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Romney not running: Former GOP nominee out of 2016 race
GOP 2016 Romney Werm
Former GOP presidential candidate Mitt Romney speaks at Mississippi State University in Starkville, Miss., Wednesday. Romney, the 2012 GOP presidential nominee, says he will not run for president in 2016. - photo by Associated Press

WASHINGTON — Mitt Romney ended his rollercoaster return to presidential politics on Friday, declaring his party would be better served by the "next generation of Republican leaders" and concluding his unlikely comeback as suddenly as it began.

Aides said it was a deeply personal and even painful decision for the 2012 Republican presidential nominee. He insisted he could win the next election if he ran, but his announcement followed a three-week fact-finding effort that revealed significant resistance to a third campaign.

"I believe that one of our next generation of Republican leaders, one who may not be as well-known as I am today, one who has not yet taken their message across the country, one who is just getting started, may well emerge as being better able to defeat the Democrat nominee," Romney told supporters on a conference call. "In fact, I expect and hope that to be the case."

The remark was both a recognition of his own limitations and an indirect swipe at the man who created the urgency behind Romney's brief flirtation with a third presidential campaign. That is former Florida Gov. Jeb Bush, the son and brother of former presidents, who is speeding toward a campaign of his own.

Bush and New Jersey Gov. Chris Christie would have served as Romney's most likely rivals for the support of the GOP establishment, and both men felt an immediate impact. The announcement sparked a rush of activity by Romney loyalists — operatives and donors alike — suddenly freed to support another White House hopeful as the crowded 2016 field begins to take shape.

Devoted Romney supporter Bill Kunkler, part of Chicago's wealthy Crown family, said he was disappointed by Friday's news but now was all-in for Bush.

"I'll work for Jeb. Period. And no one else," Kunkler said, noting that he planned to attend a Feb. 18 Chicago fundraiser for Bush hosted by former Romney backers.

Bobbie Kilberg, a top GOP fundraiser based in Virginia, quickly settled on Christie.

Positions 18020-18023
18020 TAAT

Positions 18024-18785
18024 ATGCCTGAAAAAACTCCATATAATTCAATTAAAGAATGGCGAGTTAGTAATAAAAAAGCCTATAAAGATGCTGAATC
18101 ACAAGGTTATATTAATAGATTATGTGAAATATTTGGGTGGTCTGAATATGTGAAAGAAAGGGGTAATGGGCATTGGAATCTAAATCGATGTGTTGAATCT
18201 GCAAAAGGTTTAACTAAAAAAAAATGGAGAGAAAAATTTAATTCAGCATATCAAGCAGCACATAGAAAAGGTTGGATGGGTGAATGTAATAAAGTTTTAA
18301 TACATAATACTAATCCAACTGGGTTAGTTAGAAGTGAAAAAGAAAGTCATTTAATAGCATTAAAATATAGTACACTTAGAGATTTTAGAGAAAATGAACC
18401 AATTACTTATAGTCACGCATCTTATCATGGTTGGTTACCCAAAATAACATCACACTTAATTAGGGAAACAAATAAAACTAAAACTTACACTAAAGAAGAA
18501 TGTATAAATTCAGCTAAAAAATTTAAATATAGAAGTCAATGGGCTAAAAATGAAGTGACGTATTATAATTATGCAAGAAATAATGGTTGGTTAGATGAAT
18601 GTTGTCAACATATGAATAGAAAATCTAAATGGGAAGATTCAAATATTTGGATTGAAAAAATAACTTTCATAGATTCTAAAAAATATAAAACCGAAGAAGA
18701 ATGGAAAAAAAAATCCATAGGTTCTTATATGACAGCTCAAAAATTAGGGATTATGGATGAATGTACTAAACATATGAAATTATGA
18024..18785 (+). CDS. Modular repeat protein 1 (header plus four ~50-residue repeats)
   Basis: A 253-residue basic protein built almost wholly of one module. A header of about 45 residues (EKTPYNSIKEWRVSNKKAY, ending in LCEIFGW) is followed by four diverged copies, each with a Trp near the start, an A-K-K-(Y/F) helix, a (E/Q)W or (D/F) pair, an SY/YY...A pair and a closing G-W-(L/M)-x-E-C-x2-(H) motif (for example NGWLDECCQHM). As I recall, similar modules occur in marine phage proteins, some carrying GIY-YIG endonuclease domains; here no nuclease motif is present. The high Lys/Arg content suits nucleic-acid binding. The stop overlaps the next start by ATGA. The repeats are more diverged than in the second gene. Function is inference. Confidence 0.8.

"We had long and deep ties and friendship with Mitt," she said. "That has changed obviously, at 11 o'clock this morning."

Romney's aides insist there was no specific incident that caused Friday's abrupt announcement, which came during a late morning conference call with close supporters and former staffers.

The former Massachusetts governor, who is 67, shocked the political world three weeks earlier, when he signaled interest in a third presidential run during a private meeting with former donors in New York.

That followed what aides describe as several months of strong encouragement from Republicans as he toured the country raising money and energy for GOP colleagues.

"No one asked McCain to run again," said longtime Romney aide Ron Kaufman, a reference to 2008 nominee John McCain. "Thousands of people asked Mitt to run again."

The surprise announcement of Romney's interest three weeks ago in the office of New York Jets owner Woody Johnson was the first public step in a fact-finding mission meant to assess the 2016 outlook. Romney, a longtime business executive, has typically followed a scientific approach to challenges — political and otherwise — and demanded data before making a decision.

He and his most trusted advisers plunged into phone calls and personal visits with key GOP officials and activists across the country.

At the same time, Romney tested a new stump speech focused on the poor and middle class in three public appearances. Critics jabbed the new focus as an insincere shift designed to shed his image as an out-of-touch millionaire. Those closer to Romney suggested it was a truer reflection of a man of deep faith than most voters saw during his first two presidential campaigns.

The evaluation phase peaked during a gathering of senior aides one week ago at the Boston offices of Solamere Capital, an investment firm led by his eldest son, Tagg Romney, and top fundraiser, Spencer Zwick.

Aides offered Romney a blunt assessment of his 2016 prospects, suggesting there was still a path to victory but also signs of eroding support among donors and in former strongholds such as New Hampshire. They made clear that a new bid for the GOP nomination would be more challenging than his second, when Romney dominated a field that never featured another strong establishment alternative such as Bush or Christie.

In the subsequent days, several major Romney donors and one of his most trusted veteran staffers — someone who had participated in the Boston meeting — defected to Bush's team. The trend was unmistakable, despite Romney's optimism.

The Friday conference call ended what was always intended to be a brief trial period.

"I am convinced that we could win the nomination, but I fully realize it would have been difficult test and a hard fight," Romney said.

He was having dinner Friday night with Christie, who was among his staunchest backers during the 2012 race. Romney is not, however, expected to endorse another Republican candidate in the near future.

And he left the door open, if only a crack, to another comeback. He said he had been asked if there were any circumstance under which he would again reconsider.

That, he said, "seems unlikely."


AP writers Thomas Beaumont in Des Moines, Iowa; Jill Colvin in Newark, New Jersey; and Josh Lederman in Washington contributed to this report.


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